- Searle states that the main argument of his paper is directed at establishing his second proposition, that "instantiating a computer program is never by itself a sufficient condition of intentionality" (that is, of a mental state that includes beliefs, desires, and intentions). He accomplishes this with a Gedankenexperiment to show that even "a human agent could instantiate the program and still not have the relevant intentionality"; that is, Searle shows, in a masterful and convincing manner, that the behavior of the appropriately programmed computer could transpire in the absence of a cognitive mental state. I believe it is also possible to establish the proposition by means of an argument based on simple formal logic.
- We start with the knowledge that we are dealing with two different systems: system A is the computer, with its appropriate program; system B is the human being, particularly his brain. Even if system A could be arranged to behave and even to look like system B, in a manner that might make them indistinguishable to an external observer, system A must be at least internally different from B. If A and B were identical, they would both be human beings and there would be no thesis to discuss.
- Let us accept the proposal that, on an input-output basis, system A and system B could be made to behave alike, properties that we may group together under category X. The possession of the relevant mental states (including understanding, beliefs, desires, intentions, and the like) may be called property Y. We know that system B has property Y. Remembering that systems A and B are known to be different, it is an error in logic to argue that because systems A and B both have property X, they must also both have property Y.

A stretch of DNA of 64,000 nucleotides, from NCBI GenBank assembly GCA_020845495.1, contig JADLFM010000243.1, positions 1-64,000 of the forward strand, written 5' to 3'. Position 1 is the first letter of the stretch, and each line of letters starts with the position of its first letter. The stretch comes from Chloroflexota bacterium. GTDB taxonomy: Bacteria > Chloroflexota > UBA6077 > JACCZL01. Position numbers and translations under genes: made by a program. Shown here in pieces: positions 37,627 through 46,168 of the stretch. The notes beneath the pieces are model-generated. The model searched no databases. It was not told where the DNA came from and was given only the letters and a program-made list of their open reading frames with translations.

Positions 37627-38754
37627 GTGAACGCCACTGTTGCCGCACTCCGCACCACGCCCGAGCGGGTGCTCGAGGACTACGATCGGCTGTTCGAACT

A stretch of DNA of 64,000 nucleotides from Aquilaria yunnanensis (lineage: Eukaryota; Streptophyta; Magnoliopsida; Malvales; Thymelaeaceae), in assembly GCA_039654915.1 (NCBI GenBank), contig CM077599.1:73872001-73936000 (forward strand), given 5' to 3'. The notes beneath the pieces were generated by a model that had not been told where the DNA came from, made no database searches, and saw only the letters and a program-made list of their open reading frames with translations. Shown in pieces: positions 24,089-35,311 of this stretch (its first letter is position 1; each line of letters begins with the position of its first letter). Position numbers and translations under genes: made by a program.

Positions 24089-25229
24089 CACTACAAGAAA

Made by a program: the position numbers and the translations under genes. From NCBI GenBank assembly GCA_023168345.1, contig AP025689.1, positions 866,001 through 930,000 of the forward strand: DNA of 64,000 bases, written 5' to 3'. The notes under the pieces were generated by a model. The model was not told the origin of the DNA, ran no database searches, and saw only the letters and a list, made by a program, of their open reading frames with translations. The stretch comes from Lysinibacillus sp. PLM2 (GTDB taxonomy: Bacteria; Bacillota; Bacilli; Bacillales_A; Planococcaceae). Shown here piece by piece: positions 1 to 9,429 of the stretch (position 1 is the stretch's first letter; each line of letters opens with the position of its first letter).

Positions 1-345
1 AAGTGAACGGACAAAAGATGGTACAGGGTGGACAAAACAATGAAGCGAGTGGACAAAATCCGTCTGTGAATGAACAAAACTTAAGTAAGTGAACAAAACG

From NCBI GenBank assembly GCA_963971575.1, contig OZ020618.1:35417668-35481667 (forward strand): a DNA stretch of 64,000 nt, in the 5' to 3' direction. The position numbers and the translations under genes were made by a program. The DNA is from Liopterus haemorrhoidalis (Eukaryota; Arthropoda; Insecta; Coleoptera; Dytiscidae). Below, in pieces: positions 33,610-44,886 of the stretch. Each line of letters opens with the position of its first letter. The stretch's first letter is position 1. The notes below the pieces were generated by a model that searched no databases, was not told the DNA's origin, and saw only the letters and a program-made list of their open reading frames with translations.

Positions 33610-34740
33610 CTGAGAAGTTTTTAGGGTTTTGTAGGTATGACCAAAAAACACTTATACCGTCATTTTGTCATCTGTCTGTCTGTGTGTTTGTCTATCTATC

- The foregoing leads to a more general proposition - that no behavior of a computer, regardless of how successful it may be in simulating human behavior, is ever by itself sufficient evidence of any mental state. Indeed, Searle also appears to argue for this more general case when, later in the discussion, he notes: (a) To get computers to feel pain or fall in love would be neither harder nor easier than to get them to have cognition, (b) "For simulation, all you need is the right input and output and a program in the middle that transforms the former into the latter." And, (c) "to confuse simulation with duplication is the same mistake, whether it is pain, love, cognition." On the other hand, Searle seems not to maintain this general proposition with consistency. In his discussion of "IV. The combination reply" (to his analytical example or thought experiment), Searle states: "If we could build a robot whose behavior was indistinguishable over a large range from human behavior, we would . . . find it rational and indeed irresistible to .. . attribute intentionality to it, pending some reason not to." On the basis of my argument, one would not have to know that the robot had a formal program (or whatever) that accounts for its behavior, in order not to have to attribute intentionality to it. All we need to know is that the robot's internal control apparatus is not made in the same way and out of the same stuff as is the human brain, to reject the thesis that the robot must possess the mental states of intentionality, and so on.
- Now, it is true that neither my nor Searle's argument excludes the possibility that an appropriately programmed computer could also have mental states (property Y); the argument merely states it is not warranted to propose that the robot must have mental states (Y). However, Searle goes on to contribute a valuable analysis of why so many people have believed that computer programs do impart a kind of mental process or state to the computer. Searle notes that, among other factors, a residual behaviorism or operationalism underlies the willingness to accept input-output patterns as sufficient for postulating human mental states in appropriately programmed computers. I would add that there are still many psychologists and perhaps philosophers who are similarly burdened with residual behaviorism or operationalism even when dealing with criteria for existence of a conscious subjective experience in human subjects (see Libet 1973; 1979).
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